Generosity and Giving
In Britain, we don’t like talking about money. It’s an awkward subject and in Churches, even more so. However, we can’t ignore it either. On this page is loads of information about how God wants us to think about our money, what it costs to run the church, how other people have decided what to do, some practical information about how to give (especially in these Coronavirus times) and a way of giving online.
This is, by necessity, a whistlestop tour of some of the Bible’s key teaching on generosity.
Psalm 24:1 says that ‘The earth is the Lord’s and everything in it, the world, and all who live in it.’ Everything belongs to God. You belong to God, I belong to God. Everything you have belongs to God and everything I have belongs to God. It all belongs to God. A common mistake many of us make (including the Vicar sometimes) is that we claim credit for the things that go well in our lives and blame God for the difficult stuff. This is not a good basis for a relationship. In Deuteronomy chapter 8, Moses is talking to God’s people. He is reminding them of all the ways God has provided for them and telling them not to become proud. He says ‘You may say to yourself, ‘My power and the strength of my hands have produced this wealth for me.’ But remember the Lord your God, for it is he who gives you the ability to produce wealth, and so confirms his covenant’. (Deuteronomy 8:17-18. NIV).
In the Old Testament there are a range of offerings to be made to God. There was a burnt offering (Leviticus 1), A grain offering (Leviticus 2), the fellowship offering (Leviticus 3), the sin offering (Leviticus 4) and the guilt offering (Leviticus 5). Each of these offerings had levels. If you could afford a bull, great, if you could only afford a sheep, that was OK too. If life really was tough, you could offer a dove or a pigeon. Whatever you offered it had to be a good one (no picking the sick animal that would die anyway). On top of all this there was the ‘tithe’ where you took 10% of your crops to have what was essentially an enormous street party around the temple. If you lived too far away, you sold your crops and took the cash to Jerusalem and spent it on food there! As you read through the first five books of the Bible, you find that God is very keen to stop people becoming too attached to their money and living a generous lifestyle. You don’t have to read much further on to discover God’s people were not very good at that.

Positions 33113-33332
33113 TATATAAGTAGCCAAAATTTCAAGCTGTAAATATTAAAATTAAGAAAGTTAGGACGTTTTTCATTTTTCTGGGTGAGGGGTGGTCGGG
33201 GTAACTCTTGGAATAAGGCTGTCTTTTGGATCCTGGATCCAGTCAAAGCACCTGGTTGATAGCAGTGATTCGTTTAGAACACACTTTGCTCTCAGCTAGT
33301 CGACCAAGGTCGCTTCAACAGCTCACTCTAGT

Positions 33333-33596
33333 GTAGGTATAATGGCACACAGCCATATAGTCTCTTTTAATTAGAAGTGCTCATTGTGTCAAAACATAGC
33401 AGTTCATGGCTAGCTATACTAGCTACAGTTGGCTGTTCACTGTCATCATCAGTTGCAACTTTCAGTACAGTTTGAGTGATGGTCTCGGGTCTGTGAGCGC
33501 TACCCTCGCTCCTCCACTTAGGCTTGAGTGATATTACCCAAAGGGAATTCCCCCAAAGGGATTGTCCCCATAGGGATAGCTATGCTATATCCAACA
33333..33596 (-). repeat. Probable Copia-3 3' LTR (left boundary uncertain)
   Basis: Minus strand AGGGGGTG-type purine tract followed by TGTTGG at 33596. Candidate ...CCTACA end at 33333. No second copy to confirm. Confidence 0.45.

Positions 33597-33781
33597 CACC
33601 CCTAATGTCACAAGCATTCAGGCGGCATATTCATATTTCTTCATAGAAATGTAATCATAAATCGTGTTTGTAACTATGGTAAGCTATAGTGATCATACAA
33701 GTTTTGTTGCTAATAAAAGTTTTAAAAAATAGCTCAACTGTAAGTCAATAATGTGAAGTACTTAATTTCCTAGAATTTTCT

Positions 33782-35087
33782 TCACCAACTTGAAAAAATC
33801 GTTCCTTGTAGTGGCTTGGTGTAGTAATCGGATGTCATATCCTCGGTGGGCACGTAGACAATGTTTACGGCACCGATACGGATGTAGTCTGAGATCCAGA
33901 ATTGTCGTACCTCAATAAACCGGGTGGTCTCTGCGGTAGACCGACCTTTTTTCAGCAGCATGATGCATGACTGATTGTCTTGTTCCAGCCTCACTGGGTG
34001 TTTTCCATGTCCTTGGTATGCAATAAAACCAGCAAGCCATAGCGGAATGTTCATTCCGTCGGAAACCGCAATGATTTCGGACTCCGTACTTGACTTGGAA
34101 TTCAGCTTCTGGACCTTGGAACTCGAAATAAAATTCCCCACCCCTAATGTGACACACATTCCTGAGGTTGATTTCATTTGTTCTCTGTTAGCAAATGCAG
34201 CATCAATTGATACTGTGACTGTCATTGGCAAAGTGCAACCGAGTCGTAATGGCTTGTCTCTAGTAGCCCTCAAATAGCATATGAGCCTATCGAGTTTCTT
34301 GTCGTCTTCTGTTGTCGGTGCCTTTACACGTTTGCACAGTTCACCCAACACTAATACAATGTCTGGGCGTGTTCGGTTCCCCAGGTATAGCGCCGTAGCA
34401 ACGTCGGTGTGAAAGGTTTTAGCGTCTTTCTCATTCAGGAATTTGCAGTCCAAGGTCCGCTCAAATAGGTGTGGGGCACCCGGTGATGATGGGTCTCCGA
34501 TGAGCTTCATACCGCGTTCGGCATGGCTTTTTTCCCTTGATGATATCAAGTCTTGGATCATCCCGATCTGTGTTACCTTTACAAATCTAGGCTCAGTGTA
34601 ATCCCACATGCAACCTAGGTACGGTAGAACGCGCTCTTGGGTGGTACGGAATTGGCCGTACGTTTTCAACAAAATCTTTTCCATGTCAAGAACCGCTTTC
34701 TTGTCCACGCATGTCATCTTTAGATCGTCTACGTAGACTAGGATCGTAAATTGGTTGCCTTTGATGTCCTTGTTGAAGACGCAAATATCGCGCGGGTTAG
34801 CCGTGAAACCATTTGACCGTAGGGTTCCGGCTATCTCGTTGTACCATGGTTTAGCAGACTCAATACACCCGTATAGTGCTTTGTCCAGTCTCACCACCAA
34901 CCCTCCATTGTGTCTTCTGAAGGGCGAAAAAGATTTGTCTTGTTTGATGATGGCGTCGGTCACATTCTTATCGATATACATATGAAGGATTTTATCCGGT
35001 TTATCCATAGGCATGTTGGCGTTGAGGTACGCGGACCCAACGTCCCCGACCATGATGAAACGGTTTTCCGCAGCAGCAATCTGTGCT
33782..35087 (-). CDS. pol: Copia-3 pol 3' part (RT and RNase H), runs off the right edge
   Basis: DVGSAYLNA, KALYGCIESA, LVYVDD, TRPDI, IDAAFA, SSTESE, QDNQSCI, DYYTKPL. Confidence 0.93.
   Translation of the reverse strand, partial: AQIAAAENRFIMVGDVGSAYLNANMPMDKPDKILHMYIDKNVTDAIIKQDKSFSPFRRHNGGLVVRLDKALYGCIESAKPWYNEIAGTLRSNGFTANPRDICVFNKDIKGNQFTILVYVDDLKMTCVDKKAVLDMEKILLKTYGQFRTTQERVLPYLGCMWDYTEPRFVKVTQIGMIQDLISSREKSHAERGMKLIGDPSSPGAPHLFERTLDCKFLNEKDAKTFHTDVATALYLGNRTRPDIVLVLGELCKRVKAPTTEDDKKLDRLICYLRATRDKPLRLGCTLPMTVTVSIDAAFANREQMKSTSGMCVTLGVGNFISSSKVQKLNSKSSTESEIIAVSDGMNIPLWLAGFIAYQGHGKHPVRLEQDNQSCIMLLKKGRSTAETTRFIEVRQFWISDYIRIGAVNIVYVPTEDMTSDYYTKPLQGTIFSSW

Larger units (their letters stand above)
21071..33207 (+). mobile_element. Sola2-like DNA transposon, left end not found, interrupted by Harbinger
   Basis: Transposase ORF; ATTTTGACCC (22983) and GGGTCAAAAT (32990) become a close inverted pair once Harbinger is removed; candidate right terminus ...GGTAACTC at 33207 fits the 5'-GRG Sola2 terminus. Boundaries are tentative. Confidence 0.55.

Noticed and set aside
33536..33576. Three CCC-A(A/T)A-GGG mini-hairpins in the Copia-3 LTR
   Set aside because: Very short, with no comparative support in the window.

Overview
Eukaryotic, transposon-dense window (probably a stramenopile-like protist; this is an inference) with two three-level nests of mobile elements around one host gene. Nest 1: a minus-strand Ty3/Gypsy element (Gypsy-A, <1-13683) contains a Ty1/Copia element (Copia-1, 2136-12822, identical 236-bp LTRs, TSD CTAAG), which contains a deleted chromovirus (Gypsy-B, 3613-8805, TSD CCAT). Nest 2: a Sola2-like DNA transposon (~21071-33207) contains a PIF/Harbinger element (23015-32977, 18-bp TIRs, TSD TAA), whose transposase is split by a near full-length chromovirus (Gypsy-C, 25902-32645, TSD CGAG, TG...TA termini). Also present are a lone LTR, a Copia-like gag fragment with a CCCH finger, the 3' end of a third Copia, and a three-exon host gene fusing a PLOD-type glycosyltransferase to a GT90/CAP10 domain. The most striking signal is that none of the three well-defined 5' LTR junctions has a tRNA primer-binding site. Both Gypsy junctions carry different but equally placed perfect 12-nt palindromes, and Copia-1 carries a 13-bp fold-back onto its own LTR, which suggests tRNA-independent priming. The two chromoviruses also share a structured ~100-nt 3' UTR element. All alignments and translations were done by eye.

So how does that apply to us today? God is still the one who makes us able to earn money. The money is still his. We are stewards of the resources God has given. Looking after our money means taking care of our family and loved ones. But it also includes being generous. Generosity reminds us that the money comes from God and that we should hold it lightly. Our generosity is extended to our family, to the church and to other people or organisations too.
If you had to make a guess at how much it costs to run St Peter’s church for seven days, what would you guess? I recently asked people that question and received answers ranging from £300 to £1,500. The actual answer is £2,220! That’s around £317 every day or £13.50 every hour, 24 hours 7 days a week.
We spend that money on
People £1,420 per week
Central Support £346 per week
Buildings £288 per week